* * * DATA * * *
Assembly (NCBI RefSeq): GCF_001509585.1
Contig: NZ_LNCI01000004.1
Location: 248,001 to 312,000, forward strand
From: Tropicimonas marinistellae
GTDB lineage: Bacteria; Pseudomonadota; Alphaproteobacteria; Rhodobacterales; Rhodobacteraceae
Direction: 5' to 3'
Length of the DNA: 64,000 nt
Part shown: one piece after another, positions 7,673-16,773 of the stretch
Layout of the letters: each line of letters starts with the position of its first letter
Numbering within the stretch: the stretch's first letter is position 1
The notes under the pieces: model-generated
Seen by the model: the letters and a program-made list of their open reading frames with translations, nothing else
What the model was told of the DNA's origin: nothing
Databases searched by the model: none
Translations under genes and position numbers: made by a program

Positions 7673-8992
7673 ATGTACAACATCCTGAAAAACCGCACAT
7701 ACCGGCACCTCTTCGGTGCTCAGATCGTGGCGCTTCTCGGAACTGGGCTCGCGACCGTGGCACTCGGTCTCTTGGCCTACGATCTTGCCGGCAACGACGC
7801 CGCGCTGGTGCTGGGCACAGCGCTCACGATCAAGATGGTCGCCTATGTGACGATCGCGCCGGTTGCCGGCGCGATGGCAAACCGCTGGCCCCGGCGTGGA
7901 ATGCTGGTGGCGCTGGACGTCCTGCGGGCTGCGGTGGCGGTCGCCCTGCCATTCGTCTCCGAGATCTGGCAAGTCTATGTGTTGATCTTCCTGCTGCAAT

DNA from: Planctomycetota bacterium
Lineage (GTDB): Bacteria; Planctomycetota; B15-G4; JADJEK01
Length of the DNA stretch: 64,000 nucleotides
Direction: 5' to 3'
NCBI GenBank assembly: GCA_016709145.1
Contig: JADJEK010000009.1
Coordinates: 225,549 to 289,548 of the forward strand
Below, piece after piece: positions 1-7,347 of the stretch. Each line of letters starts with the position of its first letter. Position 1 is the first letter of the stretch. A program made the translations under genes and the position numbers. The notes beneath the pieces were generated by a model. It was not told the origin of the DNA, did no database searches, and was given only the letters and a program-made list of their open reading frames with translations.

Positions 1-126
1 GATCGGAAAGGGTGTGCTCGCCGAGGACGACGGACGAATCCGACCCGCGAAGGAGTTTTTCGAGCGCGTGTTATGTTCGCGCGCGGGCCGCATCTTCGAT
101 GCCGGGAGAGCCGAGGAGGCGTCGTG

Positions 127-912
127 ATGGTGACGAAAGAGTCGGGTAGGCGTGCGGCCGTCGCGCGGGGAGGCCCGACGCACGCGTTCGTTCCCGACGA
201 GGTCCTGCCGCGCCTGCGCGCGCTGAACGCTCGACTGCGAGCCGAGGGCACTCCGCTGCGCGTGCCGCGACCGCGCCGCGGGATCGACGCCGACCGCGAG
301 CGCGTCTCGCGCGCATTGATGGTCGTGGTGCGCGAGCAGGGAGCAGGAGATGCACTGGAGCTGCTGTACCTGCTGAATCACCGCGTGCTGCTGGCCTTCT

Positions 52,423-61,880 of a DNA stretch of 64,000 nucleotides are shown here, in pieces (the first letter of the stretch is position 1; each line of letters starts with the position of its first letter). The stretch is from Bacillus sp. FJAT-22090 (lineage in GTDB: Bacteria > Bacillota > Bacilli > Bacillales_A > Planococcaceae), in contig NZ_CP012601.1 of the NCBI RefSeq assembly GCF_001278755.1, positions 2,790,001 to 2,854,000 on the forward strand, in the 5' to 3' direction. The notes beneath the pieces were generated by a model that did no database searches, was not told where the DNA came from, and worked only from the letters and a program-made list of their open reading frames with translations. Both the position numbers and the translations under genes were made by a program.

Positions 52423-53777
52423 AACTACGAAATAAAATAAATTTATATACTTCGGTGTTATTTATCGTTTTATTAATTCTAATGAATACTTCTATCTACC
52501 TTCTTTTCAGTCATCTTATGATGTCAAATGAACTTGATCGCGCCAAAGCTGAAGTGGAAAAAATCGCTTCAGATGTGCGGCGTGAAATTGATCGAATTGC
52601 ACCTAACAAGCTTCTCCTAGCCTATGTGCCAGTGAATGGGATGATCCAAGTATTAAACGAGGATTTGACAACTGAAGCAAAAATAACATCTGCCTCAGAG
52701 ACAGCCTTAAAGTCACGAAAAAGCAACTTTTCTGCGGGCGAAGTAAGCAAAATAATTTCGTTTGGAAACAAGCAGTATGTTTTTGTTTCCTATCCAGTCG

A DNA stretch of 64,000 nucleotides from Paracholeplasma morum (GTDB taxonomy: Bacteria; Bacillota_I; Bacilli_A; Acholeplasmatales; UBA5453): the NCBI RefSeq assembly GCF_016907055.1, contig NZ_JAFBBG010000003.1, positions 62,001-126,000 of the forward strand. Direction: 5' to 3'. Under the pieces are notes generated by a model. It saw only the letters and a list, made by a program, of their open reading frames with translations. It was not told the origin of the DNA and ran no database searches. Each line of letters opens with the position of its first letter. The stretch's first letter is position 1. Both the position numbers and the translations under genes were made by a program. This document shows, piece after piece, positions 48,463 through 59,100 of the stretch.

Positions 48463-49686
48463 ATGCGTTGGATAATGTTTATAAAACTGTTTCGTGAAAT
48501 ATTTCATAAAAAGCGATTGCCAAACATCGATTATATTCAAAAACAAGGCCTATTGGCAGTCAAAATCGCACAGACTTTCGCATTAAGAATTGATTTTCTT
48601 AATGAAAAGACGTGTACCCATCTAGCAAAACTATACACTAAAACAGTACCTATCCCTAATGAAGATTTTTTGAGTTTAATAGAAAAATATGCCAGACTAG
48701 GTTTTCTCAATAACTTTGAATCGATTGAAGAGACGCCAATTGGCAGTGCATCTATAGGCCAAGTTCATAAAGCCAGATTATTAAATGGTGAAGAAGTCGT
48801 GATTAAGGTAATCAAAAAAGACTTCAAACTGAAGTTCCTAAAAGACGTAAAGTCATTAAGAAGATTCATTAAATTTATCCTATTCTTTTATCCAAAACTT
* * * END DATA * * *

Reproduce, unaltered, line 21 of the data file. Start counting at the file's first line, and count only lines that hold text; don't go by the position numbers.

DNA from: Planctomycetota bacterium